I’ve been working on a new WordPress redesign for one of my sites this weekend because my head just hasn’t been in the place to get much writing done, and for whatever reason I somehow stumbled onto this article from a few years back that talks about the dangers of malware within a WordPress theme and why it’s so important to download your themes from trusted sources, or ideally directly from the free theme repository hosted by WordPress themselves…
I mean, I’ve come across the themes that use a little trickery to preserve the SEO spam links that they’ve sold and built into the footers where they typically create a function to look for those specific links that won’t display the site if it doesn’t find them, but reading through the example above, I never would’ve thought of something as elaborate as concealing a piece of code at the end of an otherwise expected preview image, then breaking it back out on the fly and searching for places to execute it to create a backdoor into the server that is triggered by the attacker setting a cookie and then simply visiting your site … it’s really a pretty crazy scenario if you’ve got a few minutes and you know enough about PHP to follow along!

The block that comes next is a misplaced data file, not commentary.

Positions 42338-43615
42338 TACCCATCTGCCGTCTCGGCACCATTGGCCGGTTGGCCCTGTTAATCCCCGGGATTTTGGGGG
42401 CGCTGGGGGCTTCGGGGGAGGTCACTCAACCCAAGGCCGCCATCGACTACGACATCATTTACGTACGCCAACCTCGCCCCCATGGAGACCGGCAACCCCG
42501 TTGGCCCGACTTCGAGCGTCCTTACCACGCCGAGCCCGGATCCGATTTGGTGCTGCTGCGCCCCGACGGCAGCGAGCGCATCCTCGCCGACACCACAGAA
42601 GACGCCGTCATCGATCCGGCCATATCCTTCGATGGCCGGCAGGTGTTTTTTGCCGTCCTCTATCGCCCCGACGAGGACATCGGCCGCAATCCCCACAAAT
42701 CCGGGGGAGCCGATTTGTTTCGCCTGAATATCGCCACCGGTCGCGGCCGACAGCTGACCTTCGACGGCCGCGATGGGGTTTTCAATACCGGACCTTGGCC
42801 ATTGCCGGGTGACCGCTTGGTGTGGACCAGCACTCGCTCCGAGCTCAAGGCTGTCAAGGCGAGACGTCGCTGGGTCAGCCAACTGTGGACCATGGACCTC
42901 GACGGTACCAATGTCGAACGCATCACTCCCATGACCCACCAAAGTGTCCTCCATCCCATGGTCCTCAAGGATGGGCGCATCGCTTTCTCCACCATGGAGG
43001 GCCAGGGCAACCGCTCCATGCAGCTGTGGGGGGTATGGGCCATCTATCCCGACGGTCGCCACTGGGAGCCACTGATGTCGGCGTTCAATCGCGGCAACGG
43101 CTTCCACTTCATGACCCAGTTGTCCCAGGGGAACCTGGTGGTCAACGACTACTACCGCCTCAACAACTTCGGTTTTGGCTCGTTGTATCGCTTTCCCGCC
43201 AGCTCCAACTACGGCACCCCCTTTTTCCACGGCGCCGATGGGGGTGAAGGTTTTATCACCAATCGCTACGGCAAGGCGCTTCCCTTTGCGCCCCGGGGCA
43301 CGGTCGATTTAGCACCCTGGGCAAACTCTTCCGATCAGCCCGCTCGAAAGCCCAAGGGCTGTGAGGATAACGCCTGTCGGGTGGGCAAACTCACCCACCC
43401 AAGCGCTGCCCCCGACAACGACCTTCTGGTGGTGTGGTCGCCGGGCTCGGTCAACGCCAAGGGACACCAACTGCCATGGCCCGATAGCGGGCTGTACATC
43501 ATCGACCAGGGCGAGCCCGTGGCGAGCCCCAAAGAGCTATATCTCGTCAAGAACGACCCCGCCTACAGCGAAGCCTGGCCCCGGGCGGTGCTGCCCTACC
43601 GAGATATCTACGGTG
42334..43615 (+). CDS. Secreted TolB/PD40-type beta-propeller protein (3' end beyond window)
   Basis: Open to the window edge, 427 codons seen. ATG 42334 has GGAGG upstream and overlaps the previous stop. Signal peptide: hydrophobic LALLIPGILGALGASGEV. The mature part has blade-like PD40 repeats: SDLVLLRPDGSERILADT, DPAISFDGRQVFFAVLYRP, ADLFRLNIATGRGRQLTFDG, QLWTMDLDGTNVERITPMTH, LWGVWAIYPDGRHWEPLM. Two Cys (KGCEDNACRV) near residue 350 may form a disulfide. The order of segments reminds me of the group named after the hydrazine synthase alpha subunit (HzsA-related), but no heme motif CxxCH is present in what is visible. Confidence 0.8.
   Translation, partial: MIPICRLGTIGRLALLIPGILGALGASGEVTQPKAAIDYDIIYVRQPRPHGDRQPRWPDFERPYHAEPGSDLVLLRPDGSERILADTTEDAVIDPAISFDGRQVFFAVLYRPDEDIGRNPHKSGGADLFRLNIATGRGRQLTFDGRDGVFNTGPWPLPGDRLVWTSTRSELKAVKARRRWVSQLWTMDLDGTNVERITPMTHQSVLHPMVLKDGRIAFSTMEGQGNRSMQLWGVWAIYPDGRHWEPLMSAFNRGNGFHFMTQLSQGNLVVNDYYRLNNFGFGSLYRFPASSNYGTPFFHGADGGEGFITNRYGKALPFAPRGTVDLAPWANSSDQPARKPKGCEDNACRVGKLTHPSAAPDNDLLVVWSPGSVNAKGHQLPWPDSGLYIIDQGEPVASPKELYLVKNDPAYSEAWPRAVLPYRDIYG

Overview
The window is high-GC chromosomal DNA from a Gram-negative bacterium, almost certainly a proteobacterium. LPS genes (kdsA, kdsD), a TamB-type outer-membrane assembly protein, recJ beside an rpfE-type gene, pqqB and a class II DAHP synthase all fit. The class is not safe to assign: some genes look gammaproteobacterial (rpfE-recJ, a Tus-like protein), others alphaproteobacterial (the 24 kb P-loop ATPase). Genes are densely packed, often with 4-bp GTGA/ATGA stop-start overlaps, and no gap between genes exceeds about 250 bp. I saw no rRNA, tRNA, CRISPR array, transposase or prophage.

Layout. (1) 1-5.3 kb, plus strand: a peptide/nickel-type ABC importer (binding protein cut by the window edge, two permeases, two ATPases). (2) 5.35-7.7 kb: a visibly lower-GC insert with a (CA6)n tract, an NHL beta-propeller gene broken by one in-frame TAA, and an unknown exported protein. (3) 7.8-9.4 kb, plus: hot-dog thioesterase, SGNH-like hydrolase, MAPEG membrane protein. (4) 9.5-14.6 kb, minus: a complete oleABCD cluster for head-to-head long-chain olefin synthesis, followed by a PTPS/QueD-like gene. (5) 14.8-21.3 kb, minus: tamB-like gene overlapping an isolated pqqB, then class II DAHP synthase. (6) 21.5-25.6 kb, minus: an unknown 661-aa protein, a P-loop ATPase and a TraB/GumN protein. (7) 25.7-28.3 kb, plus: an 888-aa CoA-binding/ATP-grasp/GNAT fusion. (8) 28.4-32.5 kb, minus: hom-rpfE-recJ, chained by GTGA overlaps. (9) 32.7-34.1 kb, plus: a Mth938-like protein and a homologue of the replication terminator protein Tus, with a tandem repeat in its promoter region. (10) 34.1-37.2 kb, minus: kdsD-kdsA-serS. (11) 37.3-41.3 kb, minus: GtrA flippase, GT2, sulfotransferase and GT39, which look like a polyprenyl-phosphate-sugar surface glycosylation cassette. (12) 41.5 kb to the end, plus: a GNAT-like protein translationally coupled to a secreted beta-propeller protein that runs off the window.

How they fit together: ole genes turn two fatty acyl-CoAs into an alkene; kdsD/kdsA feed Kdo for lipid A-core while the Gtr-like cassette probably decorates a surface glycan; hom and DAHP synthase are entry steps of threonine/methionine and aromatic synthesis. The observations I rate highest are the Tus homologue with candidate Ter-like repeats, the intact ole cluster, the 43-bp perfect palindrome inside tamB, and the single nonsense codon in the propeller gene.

I know that every so often when I notice something odd on my server, one of the first things my mind jumps to is whether I did something stupid that opened myself up to being hacked. So far I’ve kind of lucked out and they’ve been fairly benign – once I got a notice for sending spam because I had created a test email account a long time ago with “test” as the password (?!) and then forgotten about it … and somebody else found it. Another time I actually found a piece of malicious code in a random sub-directory that was a little creepy – again for sending out spam.
You like to think, “Bah – I’m nobody and my sites hardly see any traffic … who would bother targeting me?!” But a quick check of the logs is all it takes to reinforce that most web attacks aren’t really targeted at all … they’re just randomly scanning for machines that can be compromised, sometimes to be used for DDOS or spam boxes, and no doubt sometimes just as another notch in the bedpost to see who can infiltrate the most systems.
As if we didn’t have enough to worry about around this crazy, mixed up interweb! 😉